What's wrong with Hebbian synapse models?

David dhe at eden.rutgers.edu
Wed Apr 5 01:03:43 EST 1995

rising at crl.com (Hawley K Rising) writes:

>I am trying to get through a book on large scale neuronal theories (Koch 
>and Davis, Large Scale Neuronal Theories of the Brain,1994 MIT Press).  
>In the introduction they say that although they've had a pervasive effect 
>on models, most theories about brain function don't last a decade.  An 
>example they give is the Hebbian synapse (synapse strength grows in 
>proportion to correlated activity of the pre and post synaptic neurons).  
>What was wrong with this theory and can I get a source to read about 
>whatever replaced it as acceptable?

As far as I know, the Hebbian synapse is alive and well and embodied
in LTP.  A quick search through Medline revealed only a couple of
modern-day emendations:


Liu Y  Fields RD  Fitzgerald S  Festoff BW  Nelson PG  
Proteolytic activity, synapse elimination, and the Hebb synapse.
In: J Neurobiol (1994 Mar) 25(3):325-35
The Hebb synapse has been postulated to serve as a mechanism
  subserving both regulation of synaptic strength in the adult nervous
  system (long-term potentiation and depression) and developmental
  activity-dependent plasticity. According to this model, pre- and
  postsynaptic temporal concordance of activity results in
  strengthening of connections, while discordant activity results in
  synapse weakening. Evidence is presented that proteases and protease
  inhibitors may be involved in modification of synaptic strength. This
  leads to a modification of the Hebb assumptions, namely that
  postsynaptic activity results in protease elaboration with a
  consequent general reduction of synaptic connections to the active
  postsynaptic element. Further, presynaptic activity, if strong
  enough, induces local release of a protease inhibitor, such as
  protease nexin I, which neutralizes proteolytic activity and produces
  a relative preservation of the active input. This formulation
  produces many of the effects of the classical Hebbian construction,
  but the protease/inhibitor model suggests additional specific
  mechanistic features for activity-dependent plasticity. 


Nelson PG  Fields RD  Yu C  Liu Y  
Synapse elimination from the mouse neuromuscular junction in vitro: a
  non-Hebbian activity-dependent process.
In: J Neurobiol (1993 Nov) 24(11):1517-30
The effect of action potentials on elimination of mouse neuromuscular
  junctions (NMJ) was studied in a three-compartment cell culture
  preparation. Axons from superior cervical ganglion or ventral spinal
  cord neurons in two lateral compartments formed multiple
  neuromuscular junctions with muscle cells in a central compartment.
  The loss of synapses over a 2-7-day period was determined by serial
  electrophysiological recording and a functional assay. Electrical
  stimulation of axons from one side compartment during this period,
  using 30-Hz bursts of 2-s duration, repeated at 10-s intervals,
  caused a significant increase in synapse elimination compared to
  unstimulated cultures (p < 0.001). The extent of homosynaptic and
  heterosynaptic elimination was comparable, i.e., of the 226
  functional synapses of each type studied, 111 (49%) of the synapses
  that had been stimulated were eliminated, and 87 (39%) of
  unstimulated synapses on the same muscle cells were eliminated. Also,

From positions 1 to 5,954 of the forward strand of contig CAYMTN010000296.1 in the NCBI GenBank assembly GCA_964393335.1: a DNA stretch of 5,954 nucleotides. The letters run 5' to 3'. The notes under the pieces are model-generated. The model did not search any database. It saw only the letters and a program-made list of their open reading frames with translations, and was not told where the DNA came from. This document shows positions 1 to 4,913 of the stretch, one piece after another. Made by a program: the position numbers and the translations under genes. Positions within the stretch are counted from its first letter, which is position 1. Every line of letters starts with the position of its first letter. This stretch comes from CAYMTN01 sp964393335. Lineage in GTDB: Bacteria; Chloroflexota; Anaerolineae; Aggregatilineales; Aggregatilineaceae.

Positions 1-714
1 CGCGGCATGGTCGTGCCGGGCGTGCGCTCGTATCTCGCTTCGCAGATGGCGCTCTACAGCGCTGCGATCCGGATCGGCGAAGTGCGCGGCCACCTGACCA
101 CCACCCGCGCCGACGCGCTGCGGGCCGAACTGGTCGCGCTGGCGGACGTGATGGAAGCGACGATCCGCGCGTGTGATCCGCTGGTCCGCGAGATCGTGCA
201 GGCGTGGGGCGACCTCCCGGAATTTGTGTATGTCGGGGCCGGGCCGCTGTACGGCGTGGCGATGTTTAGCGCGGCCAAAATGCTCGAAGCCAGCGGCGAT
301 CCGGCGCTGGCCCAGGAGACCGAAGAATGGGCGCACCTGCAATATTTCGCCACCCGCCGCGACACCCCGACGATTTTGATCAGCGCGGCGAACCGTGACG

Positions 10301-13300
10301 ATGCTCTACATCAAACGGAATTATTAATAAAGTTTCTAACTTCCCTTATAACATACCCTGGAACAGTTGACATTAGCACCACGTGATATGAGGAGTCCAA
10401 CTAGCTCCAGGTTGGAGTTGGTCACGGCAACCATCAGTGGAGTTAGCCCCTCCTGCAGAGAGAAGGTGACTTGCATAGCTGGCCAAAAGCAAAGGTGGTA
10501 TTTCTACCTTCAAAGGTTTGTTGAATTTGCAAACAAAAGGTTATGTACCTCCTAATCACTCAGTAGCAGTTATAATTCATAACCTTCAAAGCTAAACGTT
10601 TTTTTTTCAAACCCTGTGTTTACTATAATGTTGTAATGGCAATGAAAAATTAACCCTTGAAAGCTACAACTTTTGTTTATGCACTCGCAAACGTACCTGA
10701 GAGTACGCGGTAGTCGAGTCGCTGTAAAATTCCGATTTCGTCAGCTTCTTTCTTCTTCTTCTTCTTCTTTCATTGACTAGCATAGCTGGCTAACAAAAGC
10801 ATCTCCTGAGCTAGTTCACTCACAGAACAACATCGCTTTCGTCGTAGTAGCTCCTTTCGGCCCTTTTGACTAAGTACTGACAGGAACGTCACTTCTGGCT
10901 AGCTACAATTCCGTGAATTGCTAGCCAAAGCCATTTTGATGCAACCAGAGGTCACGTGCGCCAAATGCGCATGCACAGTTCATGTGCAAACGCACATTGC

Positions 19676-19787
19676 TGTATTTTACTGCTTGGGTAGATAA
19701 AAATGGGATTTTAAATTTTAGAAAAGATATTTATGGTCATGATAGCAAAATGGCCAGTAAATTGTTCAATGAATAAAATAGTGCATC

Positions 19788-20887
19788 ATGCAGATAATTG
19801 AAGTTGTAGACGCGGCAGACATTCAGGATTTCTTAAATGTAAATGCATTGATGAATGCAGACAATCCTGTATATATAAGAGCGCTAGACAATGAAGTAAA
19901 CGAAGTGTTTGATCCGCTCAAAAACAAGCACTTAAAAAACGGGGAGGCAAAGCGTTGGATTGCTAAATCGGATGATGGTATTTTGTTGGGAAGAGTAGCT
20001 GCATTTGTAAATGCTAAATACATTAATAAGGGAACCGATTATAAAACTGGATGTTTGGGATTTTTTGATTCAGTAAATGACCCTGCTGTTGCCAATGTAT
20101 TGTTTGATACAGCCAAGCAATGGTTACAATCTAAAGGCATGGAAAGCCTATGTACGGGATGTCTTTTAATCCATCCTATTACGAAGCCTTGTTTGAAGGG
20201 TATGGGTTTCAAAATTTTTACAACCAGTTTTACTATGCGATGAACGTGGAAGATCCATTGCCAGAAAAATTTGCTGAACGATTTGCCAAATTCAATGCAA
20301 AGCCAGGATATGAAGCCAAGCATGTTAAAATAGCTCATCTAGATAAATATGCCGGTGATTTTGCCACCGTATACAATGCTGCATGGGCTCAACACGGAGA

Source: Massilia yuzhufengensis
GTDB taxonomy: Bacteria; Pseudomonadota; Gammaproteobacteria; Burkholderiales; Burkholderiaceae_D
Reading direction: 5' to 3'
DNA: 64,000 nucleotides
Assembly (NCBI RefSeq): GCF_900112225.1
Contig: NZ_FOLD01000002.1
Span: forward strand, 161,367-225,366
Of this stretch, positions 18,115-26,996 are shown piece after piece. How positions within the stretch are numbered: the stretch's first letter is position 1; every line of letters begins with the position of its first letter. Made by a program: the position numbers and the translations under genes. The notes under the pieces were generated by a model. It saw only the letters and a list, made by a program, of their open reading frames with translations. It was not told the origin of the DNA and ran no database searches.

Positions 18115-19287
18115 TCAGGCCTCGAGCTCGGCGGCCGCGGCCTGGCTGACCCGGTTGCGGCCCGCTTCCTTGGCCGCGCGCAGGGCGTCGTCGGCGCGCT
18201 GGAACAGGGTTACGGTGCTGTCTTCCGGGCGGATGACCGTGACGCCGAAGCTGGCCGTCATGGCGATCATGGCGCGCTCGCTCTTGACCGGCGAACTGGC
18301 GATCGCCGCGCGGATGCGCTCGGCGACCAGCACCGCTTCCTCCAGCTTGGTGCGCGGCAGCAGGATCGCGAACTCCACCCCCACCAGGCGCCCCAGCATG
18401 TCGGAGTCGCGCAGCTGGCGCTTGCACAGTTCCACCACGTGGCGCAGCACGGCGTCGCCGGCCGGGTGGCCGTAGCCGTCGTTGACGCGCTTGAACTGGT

simultaneous bilateral stimulation caused significantly greater
  elimination of synapses than unilateral stimulation (p < 0.005).
  These observations are contrary to the Hebbian hypothesis of synaptic
  plasticity. A spatial effect of stimulus-induced synapse elimination
  was also evident following simultaneous bilateral stimulation. Prior
  to stimulation, most muscle cells were innervated by axons from both
  side compartments, but after bilateral stimulation, muscle cells were
  predominantly unilaterally innervated by axons from the closer
  compartment. These experiments suggest that synapse elimination at
  the NMJ is an activity-dependent process, but it does not follow
  Hebbian or anti-Hebbian rules of synaptic plasticity. Rather,
  elimination is a consequence of postsynaptic activation and a
  function of location of the muscle cell relative to the neuron. An
  interaction between spatial and activity-dependent effects on synapse
  elimination could help produce optimal refinement of synaptic
  connections during postnatal development.

Granger R  Whitson J  Larson J  Lynch G  
Non-Hebbian properties of long-term potentiation enable high-capacity
  encoding of temporal sequences.
In: Proc Natl Acad Sci U S A (1994 Oct 11) 91(21):10104-8
A hypothesis commonly found in biological and computational studies
  of synaptic plasticity embodies a version of the 1949 postulate of
  Hebb that coactivity of pre- and postsynaptic elements results in
  increased efficacy of their synaptic contacts. This general proposal
  presaged the identification of the first and still only known long-
  lasting synaptic plasticity mechanism, long-term potentiation (LTP).
  Yet the detailed physiology of LTP induction and expression differs
  in many specifics from Hebb's rule. Incorporation of these
  physiological LTP constraints into a simple non-Hebbian network model
  enabled development of "sequence detectors" that respond
  preferentially to the sequences on which they were trained. The
  network was found to have unexpected capacity (e.g., 50 x 10(6)
  random sequences in a network of 10(5) cells), which scales linearly
  with network size, thereby addressing the question of memory capacity
  in brain circuitry of realistic size.

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